Major Role of Nutrients
Various elements perform the following major role in the plants:
(1) Construction of the plant body:
The elements particularly C, H and O construct the plant body by entering into the constitution of cell wall and protoplasm. They are, therefore, referred to as frame work elements. Besides, these (C, H and O) N, P and S also enter in the constitution of protoplasm. They are described as protoplasmic elements.
(2) Maintenance of osmotic pressure:
Various minerals present in the cell sap in organic or inorganic form maintain the osmotic pressure of the cell.
(3) Maintenance of permeability of cytomembranes:
The minerals, particularly Ca++, K+ and Na+ maintain the permeability of cytomembranes.
(4) Influence the pH of the cell sap:
Different cations and anions influence on the pH of the cell sap.
(5) Catalysis of biochemical reaction:
Several elements particularly Fe, Ca, Mg, Mn, Zn, Cu, Cl act as metallic catalyst in biochemical reactions.
(6) Toxic effects:
Minerals like Cu, As, etc. impart toxic effect on the protoplasm under specific conditions.
(7) Balancing function:
Some minerals or their salts act against the harmful effect of the other nutrients, thus balancing each other.
Specific Role of Macronutrients
The role of different elements is described below:
(1) Carbon, hydrogen and oxygen:
These three elements though cannot be categorized as mineral elements, are indispensible for plant growth. 👍These are also called ‘framework elements’.
Nitrogen is an essential constituent of proteins, nucleic acids, vitamins and many other organic molecules as chlorophyll. Nitrogen is also present in various hormones, coenzymes and ATP etc.
The symptoms of nitrogen deficiency are as follows:
(a) Impaired growth
(b) Yellowing of leaves due to loss of chlorophyll, i.e., chlorosis.
(c) Development of anthocyanin pigmentation in veins, sometimes in petioles and stems.
(d) Delayed or complete suppression of flowering and fruiting.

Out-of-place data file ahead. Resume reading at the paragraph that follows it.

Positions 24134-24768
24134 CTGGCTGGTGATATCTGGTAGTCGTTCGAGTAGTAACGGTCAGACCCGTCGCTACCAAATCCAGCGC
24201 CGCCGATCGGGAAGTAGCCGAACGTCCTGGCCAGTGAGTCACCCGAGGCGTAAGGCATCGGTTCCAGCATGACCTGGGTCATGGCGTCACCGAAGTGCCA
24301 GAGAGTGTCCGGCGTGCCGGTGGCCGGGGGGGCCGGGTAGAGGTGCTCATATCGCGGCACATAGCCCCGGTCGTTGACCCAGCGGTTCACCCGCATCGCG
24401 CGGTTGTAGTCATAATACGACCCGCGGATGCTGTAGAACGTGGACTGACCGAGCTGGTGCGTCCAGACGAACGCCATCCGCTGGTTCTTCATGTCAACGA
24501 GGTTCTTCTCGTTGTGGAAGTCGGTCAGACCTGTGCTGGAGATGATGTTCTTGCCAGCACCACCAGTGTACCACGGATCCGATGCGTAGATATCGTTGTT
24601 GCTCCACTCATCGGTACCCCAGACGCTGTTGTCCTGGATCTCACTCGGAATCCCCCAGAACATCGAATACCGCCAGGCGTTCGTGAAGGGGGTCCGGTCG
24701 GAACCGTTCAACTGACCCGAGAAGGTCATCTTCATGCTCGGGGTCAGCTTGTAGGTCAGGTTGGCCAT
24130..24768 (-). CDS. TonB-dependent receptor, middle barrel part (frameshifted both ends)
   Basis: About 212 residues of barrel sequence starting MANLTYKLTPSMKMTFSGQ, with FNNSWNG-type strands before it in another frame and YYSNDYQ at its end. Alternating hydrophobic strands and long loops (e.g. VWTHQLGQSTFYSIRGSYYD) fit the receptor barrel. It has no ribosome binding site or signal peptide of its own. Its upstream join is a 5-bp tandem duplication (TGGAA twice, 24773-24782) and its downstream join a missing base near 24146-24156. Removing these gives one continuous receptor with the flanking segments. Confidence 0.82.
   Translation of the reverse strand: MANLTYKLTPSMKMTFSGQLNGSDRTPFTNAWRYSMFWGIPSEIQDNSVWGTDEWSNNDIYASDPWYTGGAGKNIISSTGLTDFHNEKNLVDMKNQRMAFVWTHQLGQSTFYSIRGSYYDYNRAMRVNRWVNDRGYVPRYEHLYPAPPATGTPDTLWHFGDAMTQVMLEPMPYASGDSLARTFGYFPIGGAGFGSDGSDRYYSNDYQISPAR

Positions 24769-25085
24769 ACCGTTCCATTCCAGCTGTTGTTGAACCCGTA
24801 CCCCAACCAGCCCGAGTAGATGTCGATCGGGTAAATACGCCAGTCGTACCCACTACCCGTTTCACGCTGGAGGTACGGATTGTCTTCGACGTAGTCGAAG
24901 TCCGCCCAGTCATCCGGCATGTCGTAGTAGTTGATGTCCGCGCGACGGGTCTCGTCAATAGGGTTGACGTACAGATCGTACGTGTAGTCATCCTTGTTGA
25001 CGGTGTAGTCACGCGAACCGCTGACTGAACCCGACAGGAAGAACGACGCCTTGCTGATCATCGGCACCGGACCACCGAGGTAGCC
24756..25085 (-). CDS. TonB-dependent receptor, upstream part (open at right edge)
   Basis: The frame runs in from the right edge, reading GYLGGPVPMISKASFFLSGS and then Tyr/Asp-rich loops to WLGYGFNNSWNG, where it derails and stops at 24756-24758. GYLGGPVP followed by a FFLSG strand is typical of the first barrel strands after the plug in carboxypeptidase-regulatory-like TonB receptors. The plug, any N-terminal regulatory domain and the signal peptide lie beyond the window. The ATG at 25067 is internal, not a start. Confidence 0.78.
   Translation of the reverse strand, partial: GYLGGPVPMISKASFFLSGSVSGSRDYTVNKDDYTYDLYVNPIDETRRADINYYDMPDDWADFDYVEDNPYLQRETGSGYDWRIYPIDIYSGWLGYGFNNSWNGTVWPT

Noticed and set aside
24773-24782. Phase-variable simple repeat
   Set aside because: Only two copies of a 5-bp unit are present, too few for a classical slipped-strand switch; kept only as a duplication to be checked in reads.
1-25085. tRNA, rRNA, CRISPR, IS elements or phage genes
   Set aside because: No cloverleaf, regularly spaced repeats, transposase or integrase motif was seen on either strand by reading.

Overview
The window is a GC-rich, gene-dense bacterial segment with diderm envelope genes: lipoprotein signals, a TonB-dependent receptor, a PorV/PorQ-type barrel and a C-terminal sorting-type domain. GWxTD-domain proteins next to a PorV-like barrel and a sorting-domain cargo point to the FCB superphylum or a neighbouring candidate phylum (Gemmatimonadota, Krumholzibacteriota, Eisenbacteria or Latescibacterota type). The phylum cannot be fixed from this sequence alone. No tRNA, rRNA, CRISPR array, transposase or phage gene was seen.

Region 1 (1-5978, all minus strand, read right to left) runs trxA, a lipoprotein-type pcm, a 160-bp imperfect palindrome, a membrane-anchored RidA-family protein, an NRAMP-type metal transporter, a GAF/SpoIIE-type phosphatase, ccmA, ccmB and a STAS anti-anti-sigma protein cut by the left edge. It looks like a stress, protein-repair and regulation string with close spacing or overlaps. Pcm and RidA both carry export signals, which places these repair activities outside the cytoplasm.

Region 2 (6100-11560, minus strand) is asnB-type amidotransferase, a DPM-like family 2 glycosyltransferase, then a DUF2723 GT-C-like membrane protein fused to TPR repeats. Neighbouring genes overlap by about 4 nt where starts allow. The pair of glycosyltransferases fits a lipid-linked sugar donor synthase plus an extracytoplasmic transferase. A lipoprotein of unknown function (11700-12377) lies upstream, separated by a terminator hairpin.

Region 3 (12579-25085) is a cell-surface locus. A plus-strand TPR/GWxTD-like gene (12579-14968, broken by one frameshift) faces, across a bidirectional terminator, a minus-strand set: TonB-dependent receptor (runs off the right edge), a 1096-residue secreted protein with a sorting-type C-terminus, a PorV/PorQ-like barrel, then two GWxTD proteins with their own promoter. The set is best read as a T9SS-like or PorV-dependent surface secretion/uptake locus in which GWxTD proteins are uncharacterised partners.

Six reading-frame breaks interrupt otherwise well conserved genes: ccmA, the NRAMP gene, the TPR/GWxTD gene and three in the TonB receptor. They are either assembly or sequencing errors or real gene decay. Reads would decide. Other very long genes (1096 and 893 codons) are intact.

Phosphorous is present abundantly in the growing and storage organs such as fruits and seeds. It promotes healthy root growth and fruit ripening by helping translocation of carbohydrates.
(a) Leaves become dark green or purplish.
(b) Sometimes development of anthocyanin pigmentation occurs in veins which may become necrotic (Necrosis is defined as localised death of cells).
(c) Premature fall of leaves.
Sulphur is a constituent of amino-acids like cystine, cysteine and methionine; vitamins like biotin and thiamine, and coenzyme A.
a) Leaf tips and margins roll downwards and inwards e.g., tobacco, tea and tomato.
b) Premature leaf fall.
c) Delayed flowering and fruiting.
(a) It differs from all other macronutrients in not being a constituent of any metabolically important compound.
(b) It is the only monovalent cation essential for the plants.
(c) It acts as an activator of several enzymes including DNA polymerase.
(a) Mottled chlorosis followed by the development of necrotic areas at the tips and margins of the leaves.
(b) K+ deficiency inhibits proteins synthesis and photosynthesis. At the same time, it increases the rate of respiration
(c) The internodes become shorter and root system is adversely affected.
(a) It is necessary for formation of middle lamella of plants where it occurs as calcium pectate.
(b) It is necessary for the growth of apical meristem and root hair formation.
(c) It acts as activator of several enzymes, e.g., ATPase, succinic dehydrogenase, adenylate kinase, etc.
(a) Ultimate death of meristems which are found in shoot, leaf and root tips.
(b) Chlorosis along the margins of young leaves, later on they become necrotic.
(c) Distortion in leaf shape.
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